Wednesday, 28 August 2013

We’re being dragged into war because our liberal elite is bored

Let’s face it, sorting out a moribund economy is no fun. Neither is reforming the welfare state. Or stopping hospitals torturing patients. Or dealing with the consequences of allowing two of the horsemen of the modern apocalypse – rampant immigration and multiculturalism – to ride roughshod over the land. It’s slow, painful, unrewarding, unpopular work. But ordering air-strikes against a cruel dictator in a distant country which now has nothing to do with us is peasy – and, with any luck, you’ll be out of office by the time someone has to sort out the consequences!

For a start, it allows leading politicians to look tough and decisive for a change: Cameron can appeal to traditional Tories by coming over all Churchillian, Nick Clegg can simper compassionately about dead children, and Ed Miliband – oh, who cares! A Labour MP of the female persuasion can burnish their lefty credentials by opposing the war and threatening to resign (then it was Clare Short, now it’s – who else? – Diane Abbott).

As for the BBC, well, it’s monumentally bored. If Labour were 20% ahead in the polls and there were no signs of recovery in the economy, or welfare reforms were proving unpopular, or viewers were swallowing all the propaganda about non-existent “cuts”, or Britons were indignant at the new anti-immigrant rhetoric emanating from the Tory Party, or the corporation wasn’t still embroiled in paedophile sex scandals and trying to rebuild its reputation following some appalling journalistic blunders, I suspect the Beeb would be whipping itself up into an anti-war frenzy right now. Instead, it has decided to back the political class,  just as it did before Iraq and the Falklands. Of course, at the first sign of things going wrong – a western missile killing civilians, a reprisal terrorist attack in this country – the corporation will immediately be clawing at the government’s throat.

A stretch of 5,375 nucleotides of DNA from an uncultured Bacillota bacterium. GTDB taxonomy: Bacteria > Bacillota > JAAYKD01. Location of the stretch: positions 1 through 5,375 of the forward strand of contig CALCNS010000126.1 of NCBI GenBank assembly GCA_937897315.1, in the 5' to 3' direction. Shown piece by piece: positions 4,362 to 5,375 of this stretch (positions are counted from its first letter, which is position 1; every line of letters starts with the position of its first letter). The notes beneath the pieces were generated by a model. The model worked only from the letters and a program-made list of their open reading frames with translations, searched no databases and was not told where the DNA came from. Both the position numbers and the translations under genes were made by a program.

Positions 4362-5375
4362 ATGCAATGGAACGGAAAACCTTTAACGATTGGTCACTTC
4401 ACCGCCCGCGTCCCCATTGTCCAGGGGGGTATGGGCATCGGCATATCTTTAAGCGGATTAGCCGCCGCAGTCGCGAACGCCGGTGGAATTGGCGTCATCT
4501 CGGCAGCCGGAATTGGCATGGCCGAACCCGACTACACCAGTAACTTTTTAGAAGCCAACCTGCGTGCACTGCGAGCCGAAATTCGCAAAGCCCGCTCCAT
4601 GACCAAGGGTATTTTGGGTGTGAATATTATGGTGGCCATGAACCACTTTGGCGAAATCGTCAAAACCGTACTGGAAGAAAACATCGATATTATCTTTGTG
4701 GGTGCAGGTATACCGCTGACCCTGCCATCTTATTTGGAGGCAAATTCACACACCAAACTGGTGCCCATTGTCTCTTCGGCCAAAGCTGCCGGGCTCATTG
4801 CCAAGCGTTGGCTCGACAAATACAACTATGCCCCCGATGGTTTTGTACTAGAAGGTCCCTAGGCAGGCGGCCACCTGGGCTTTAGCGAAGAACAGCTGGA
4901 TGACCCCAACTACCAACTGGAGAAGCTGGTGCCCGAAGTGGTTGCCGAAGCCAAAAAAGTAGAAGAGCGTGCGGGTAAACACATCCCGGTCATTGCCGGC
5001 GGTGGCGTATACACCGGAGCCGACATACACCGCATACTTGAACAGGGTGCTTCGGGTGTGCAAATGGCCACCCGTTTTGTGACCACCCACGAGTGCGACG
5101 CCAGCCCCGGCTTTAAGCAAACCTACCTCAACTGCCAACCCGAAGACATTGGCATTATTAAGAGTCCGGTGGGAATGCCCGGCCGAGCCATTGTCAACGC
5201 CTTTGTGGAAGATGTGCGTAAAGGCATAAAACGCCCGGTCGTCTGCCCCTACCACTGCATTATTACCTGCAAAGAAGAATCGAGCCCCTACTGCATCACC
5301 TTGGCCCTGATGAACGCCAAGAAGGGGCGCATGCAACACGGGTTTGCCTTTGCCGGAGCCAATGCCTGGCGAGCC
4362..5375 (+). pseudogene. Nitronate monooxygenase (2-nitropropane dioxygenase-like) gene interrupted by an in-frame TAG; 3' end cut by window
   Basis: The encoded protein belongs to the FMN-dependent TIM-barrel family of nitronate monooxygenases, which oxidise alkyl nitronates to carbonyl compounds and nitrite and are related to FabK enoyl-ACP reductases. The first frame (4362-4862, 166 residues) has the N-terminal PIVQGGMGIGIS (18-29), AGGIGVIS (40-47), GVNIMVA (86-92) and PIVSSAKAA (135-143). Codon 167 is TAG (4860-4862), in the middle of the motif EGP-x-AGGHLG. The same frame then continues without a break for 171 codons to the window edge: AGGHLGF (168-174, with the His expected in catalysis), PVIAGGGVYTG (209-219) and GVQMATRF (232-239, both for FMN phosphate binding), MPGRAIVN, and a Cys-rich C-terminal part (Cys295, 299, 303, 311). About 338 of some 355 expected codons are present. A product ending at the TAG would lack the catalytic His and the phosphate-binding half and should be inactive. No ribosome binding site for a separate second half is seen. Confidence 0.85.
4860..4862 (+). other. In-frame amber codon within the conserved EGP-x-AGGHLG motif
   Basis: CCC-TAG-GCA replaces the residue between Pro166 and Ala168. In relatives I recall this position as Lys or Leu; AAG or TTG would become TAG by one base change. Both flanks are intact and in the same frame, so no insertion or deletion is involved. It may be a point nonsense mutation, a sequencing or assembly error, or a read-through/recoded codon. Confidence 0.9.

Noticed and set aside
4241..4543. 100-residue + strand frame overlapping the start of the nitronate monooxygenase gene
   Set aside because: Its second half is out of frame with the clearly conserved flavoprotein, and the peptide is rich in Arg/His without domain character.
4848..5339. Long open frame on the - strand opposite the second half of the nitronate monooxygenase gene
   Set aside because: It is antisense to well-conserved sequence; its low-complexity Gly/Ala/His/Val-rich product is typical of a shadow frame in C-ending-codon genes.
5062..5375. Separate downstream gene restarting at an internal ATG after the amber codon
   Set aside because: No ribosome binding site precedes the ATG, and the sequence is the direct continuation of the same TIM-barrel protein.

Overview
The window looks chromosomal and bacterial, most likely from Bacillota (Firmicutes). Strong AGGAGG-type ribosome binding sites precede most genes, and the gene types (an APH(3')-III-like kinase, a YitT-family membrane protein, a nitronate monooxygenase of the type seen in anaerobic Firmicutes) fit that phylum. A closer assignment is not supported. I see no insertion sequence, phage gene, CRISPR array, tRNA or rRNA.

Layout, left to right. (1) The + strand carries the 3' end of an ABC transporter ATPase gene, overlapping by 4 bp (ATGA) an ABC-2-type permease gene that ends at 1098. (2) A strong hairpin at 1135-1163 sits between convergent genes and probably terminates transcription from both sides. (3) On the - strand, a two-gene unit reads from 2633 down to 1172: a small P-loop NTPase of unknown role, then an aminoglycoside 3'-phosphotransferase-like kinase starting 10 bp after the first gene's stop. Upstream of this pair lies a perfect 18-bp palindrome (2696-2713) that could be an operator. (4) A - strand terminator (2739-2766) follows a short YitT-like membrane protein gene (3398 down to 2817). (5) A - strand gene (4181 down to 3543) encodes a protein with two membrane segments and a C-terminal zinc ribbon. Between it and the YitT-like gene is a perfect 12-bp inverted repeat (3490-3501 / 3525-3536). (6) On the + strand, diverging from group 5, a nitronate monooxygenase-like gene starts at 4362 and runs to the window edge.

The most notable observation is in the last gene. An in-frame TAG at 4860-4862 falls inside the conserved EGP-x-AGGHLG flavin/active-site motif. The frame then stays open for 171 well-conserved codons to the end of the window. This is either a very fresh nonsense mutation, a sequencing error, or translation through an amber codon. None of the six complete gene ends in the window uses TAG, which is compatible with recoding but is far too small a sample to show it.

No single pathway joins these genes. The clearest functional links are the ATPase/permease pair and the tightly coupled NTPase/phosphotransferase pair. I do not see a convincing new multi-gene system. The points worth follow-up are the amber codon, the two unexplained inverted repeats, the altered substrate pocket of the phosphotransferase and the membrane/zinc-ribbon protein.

Like most conservatives, I was a member of the “something must be done” majority over Iraq and Afghanistan. I still accept the basic neocon tenet that democracy is a good thing and should be encouraged everywhere, on the basis that democracies – among many other benefits - are generally less keen on starting wars than dictatorships. There was – I’ll admit it – a tear in my eye when the Iraqis first braved attack by terrorist swine to vote in free elections in 2005. I loathe fascist thugs and I enjoy seeing them being horsewhipped by the prefects. And the sight of shrieking anti-Western nihilists at anti-war protest rallies makes me wish I had the power to call in an air-strike myself. But I now classify myself as a former intervenionist who got mugged by reality.

There are – true – some reasons for intervening in Syria's civil war. But unless lobbing a few missiles into the country is a prelude to air-strikes against Iran to halt its nuclear weapons programme, the case for intervention looks extremely flimsy. Cameron’s line about the need to send a message to despots that chemical weapons are A VERY BAD THING just won’t wash. So are nuclear weapons in the hands of Islamofascists – and we seem to be doing sod all about sending a clear message to Iran's terror-funding mullahs.

Dave – get on with fixing the economy so we can pay our debts. Spain and Argentina are actually threatening British sovereign territory – if you feel the need to attack a foreign country, what about them? Better still, if you’re bored, find a hobby. As for you lot at the BBC, I'm sorry things aren't going your way - but that's rather your fault for doing what your charter specifically forbids by choosing to act as the chief propagandist for the main opposition party. Rather than reacting to recent setbacks by demanding that Britain becomes embroiled in a war, perhaps you could turn your attention to producing some decent drama series?


  1. Another good piece.Maybe Charles Krauthammer reads your blog.In The Washington Post Aug 30th.,the prevailing theme across the pond is also one of ennui over intervention in Syria,and add to this mix hubris-"the worst possible reason" and "shamed into action" are some memorable quotes.
    Could The British request Krauthammer as well as Sowell to join The House of Lords?
    Arise Sir Krauthammer also has a nice ring to it.

    1. All this frenzied activity on the part of the political class here and there appears to be because Obama dropped some comment about a red line on chemical weapons in some press conference and has now been embarrassed into acting on it.

      I love Krauthammer - he looks like he's just stepped out of a '30s monster movie.

  2. Like most conservatives, I was a member of the “something must be done” majority over Iraq and Afghanistan. I still accept the basic neocon tenet that democracy is a good thing and should be encouraged everywhere ...